Contrary to fallacies still flowing from the Establishment, FDR himself served the dominant elite without fail. He betrayed the poor and middle class voters who elected him. According to observers working closely with him, FDR fooled a majority of the electorate by using skills of a professional actor. He was assisted by Establishment media which shaped myths of his good intentions.
     So we bring this discussion to a point of debate in the Republican Party presidential primary contest. Is the business commonly called “private equity investment” in all cases purely an exercise in capitalism? Obviously, the answer must be no.
    A private equity investment (“PEI”) business may be operated for entirely criminal purposes or for entirely mercantilist purposes. In neither case should the activities be termed “capitalism.”
    For example, a PEI firm which plans and executes a scheme to commit armed robbery of money or property certainly does not deserve exoneration based on a claim of “making money through capitalism.” Neither does a firm which gains property through mercantilist practices.
Naked Short Bear Attacks
    Though largely denied by financial media, the U. S. financial market is riven by large-scale financial fraud known as naked short selling – essentially selling non-existent corporate shares. Naked short selling drives down the share price by flooding the market with fake shares which exist only as electronic entries in brokerage accounts. When predators who do this hold the share price down long enough, the “troubled” target company becomes easy pickings for a PEI buyout.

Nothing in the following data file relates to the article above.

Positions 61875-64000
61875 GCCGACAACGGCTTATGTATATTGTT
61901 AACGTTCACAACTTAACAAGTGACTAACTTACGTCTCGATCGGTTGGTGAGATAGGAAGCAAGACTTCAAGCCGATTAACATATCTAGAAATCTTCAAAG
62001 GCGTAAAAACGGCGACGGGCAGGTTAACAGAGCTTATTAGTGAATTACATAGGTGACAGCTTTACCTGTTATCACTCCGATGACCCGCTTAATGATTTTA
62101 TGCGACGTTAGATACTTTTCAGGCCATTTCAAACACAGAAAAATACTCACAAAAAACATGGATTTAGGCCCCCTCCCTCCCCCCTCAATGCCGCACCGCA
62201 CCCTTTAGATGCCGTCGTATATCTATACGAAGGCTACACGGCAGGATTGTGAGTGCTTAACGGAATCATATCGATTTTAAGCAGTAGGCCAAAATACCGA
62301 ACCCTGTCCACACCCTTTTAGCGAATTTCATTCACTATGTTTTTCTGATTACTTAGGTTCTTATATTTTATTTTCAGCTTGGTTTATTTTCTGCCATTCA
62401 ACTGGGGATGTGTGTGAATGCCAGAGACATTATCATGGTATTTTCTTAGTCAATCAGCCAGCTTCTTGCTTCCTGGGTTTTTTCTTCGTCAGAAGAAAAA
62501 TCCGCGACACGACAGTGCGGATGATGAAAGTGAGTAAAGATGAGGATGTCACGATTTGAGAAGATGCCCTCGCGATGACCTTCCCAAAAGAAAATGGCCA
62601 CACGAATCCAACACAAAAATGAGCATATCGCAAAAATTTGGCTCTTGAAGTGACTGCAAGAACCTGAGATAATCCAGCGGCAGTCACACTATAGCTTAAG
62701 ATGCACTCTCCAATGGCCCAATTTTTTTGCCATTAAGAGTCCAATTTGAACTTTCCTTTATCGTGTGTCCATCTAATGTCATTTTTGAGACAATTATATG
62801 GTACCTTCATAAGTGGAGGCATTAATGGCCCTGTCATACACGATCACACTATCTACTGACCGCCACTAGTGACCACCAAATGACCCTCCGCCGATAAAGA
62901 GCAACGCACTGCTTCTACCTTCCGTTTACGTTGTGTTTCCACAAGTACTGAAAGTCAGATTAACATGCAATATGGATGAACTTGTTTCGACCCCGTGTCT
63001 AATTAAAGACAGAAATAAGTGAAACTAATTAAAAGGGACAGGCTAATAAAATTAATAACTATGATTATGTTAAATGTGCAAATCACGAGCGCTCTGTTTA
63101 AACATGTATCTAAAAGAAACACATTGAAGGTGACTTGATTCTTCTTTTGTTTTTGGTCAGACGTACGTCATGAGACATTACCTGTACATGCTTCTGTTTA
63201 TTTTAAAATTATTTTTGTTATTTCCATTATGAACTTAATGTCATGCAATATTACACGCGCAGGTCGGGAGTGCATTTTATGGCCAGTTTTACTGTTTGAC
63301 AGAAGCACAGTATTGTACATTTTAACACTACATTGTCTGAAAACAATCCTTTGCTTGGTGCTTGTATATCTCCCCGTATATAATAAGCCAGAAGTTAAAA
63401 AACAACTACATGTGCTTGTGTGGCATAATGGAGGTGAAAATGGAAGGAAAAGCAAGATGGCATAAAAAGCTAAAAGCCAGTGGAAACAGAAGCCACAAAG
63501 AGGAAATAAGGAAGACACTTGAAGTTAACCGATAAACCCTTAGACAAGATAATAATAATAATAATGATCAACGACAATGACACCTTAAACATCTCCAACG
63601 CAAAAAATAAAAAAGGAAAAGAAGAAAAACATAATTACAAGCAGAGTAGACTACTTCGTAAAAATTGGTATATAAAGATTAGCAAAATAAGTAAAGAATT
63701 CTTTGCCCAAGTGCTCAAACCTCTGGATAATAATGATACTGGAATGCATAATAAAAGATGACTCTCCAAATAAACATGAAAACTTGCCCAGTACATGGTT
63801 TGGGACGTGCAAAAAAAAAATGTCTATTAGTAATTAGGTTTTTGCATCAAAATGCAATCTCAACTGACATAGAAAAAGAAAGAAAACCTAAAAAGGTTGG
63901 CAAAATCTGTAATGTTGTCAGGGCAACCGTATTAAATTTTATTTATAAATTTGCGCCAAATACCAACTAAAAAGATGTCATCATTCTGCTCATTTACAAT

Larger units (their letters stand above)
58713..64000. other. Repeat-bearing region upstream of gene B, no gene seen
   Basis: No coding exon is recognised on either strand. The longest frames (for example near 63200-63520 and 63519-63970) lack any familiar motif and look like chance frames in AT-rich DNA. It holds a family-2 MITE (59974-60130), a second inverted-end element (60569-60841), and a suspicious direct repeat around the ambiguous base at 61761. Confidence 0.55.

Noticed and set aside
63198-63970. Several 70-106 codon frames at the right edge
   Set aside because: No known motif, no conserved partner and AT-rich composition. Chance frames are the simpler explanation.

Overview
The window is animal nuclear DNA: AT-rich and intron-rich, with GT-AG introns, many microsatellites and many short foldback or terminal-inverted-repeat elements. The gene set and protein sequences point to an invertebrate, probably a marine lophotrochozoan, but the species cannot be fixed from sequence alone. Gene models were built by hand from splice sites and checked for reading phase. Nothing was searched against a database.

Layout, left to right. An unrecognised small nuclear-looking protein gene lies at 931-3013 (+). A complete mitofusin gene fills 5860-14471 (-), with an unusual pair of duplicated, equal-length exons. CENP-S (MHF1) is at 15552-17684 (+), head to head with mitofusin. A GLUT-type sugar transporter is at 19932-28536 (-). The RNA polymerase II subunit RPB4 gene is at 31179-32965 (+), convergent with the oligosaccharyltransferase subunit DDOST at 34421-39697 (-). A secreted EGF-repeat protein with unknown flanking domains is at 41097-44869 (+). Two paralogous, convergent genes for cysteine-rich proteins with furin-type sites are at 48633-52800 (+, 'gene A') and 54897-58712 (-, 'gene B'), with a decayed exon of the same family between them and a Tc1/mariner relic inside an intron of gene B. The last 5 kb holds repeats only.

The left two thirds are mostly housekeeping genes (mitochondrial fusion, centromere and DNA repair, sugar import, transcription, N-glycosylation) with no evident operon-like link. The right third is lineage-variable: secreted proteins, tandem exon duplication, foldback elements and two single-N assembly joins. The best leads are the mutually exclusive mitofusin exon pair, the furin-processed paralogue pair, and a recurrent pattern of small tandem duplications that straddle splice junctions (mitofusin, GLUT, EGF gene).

Free market capitalism does not normally produce “opportunities” to buy a company with assets having a market value of, say, $200 million, for a hurry-up, buy-out price of $30 million. But U. S. financial markets, under the glazed gaze of the Securities & Exchange Commission, have served up such outcomes time-after-time for years.
Ivy League grads appear especially brilliant when designing PEI schemes to grab such assets by buying the underpriced shares for cash. After restoring the business as a private company, the PEI can reap the capital harvest by issuing new shares in the public markets, and then move on to the next target.